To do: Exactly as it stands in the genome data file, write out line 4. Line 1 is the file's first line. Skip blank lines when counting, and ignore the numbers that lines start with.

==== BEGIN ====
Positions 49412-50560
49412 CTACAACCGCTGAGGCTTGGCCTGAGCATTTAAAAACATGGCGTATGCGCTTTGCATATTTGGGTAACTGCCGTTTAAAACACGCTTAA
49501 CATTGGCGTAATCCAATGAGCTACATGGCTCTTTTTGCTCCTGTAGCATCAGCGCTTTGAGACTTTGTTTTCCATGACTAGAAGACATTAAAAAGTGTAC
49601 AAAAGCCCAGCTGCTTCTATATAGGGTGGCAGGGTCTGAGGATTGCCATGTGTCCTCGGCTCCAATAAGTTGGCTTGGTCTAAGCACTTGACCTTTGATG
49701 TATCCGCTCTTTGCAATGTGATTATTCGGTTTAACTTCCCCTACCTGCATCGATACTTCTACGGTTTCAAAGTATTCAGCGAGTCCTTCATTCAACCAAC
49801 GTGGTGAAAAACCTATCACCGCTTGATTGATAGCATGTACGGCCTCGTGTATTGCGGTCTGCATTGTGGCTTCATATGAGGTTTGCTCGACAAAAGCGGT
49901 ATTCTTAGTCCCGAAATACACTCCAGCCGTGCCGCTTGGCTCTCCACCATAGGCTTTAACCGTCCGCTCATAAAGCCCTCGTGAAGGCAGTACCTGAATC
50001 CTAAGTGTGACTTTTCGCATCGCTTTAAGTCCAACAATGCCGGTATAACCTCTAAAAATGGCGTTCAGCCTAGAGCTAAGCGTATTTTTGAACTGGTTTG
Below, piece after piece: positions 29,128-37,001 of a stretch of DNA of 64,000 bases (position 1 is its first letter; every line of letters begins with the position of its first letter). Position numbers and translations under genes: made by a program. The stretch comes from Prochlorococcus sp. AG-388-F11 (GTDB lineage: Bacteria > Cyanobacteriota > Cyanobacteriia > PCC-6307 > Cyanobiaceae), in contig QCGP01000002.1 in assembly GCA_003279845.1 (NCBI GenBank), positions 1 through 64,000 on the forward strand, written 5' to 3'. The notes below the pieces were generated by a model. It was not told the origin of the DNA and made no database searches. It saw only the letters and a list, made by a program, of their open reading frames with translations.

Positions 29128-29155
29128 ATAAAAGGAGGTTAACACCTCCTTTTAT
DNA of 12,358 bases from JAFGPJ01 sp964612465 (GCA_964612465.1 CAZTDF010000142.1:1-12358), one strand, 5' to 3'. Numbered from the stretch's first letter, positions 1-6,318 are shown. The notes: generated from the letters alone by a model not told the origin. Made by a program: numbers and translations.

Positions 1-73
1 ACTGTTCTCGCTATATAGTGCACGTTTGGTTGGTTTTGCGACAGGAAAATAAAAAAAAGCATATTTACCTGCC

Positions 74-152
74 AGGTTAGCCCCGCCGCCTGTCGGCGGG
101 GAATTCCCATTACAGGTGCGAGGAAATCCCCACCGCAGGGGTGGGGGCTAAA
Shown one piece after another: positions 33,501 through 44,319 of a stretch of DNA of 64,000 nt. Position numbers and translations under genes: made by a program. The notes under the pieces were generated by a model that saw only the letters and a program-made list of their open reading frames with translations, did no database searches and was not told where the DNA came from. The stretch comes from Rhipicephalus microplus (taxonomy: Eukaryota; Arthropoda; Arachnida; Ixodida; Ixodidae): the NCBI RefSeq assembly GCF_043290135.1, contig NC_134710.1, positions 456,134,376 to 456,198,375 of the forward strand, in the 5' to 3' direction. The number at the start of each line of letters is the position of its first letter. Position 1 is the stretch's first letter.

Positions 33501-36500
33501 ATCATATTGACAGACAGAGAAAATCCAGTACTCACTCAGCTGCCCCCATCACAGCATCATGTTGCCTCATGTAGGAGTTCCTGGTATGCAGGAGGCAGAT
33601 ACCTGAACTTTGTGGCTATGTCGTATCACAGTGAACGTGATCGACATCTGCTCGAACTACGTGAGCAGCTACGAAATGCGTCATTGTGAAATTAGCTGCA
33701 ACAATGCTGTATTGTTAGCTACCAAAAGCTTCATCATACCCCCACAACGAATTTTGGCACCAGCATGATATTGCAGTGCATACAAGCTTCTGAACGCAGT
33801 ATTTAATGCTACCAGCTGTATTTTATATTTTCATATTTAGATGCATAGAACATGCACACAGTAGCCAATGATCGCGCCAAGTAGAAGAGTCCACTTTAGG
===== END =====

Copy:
49601 AAAAGCCCAGCTGCTTCTATATAGGGTGGCAGGGTCTGAGGATTGCCATGTGTCCTCGGCTCCAATAAGTTGGCTTGGTCTAAGCACTTGACCTTTGATG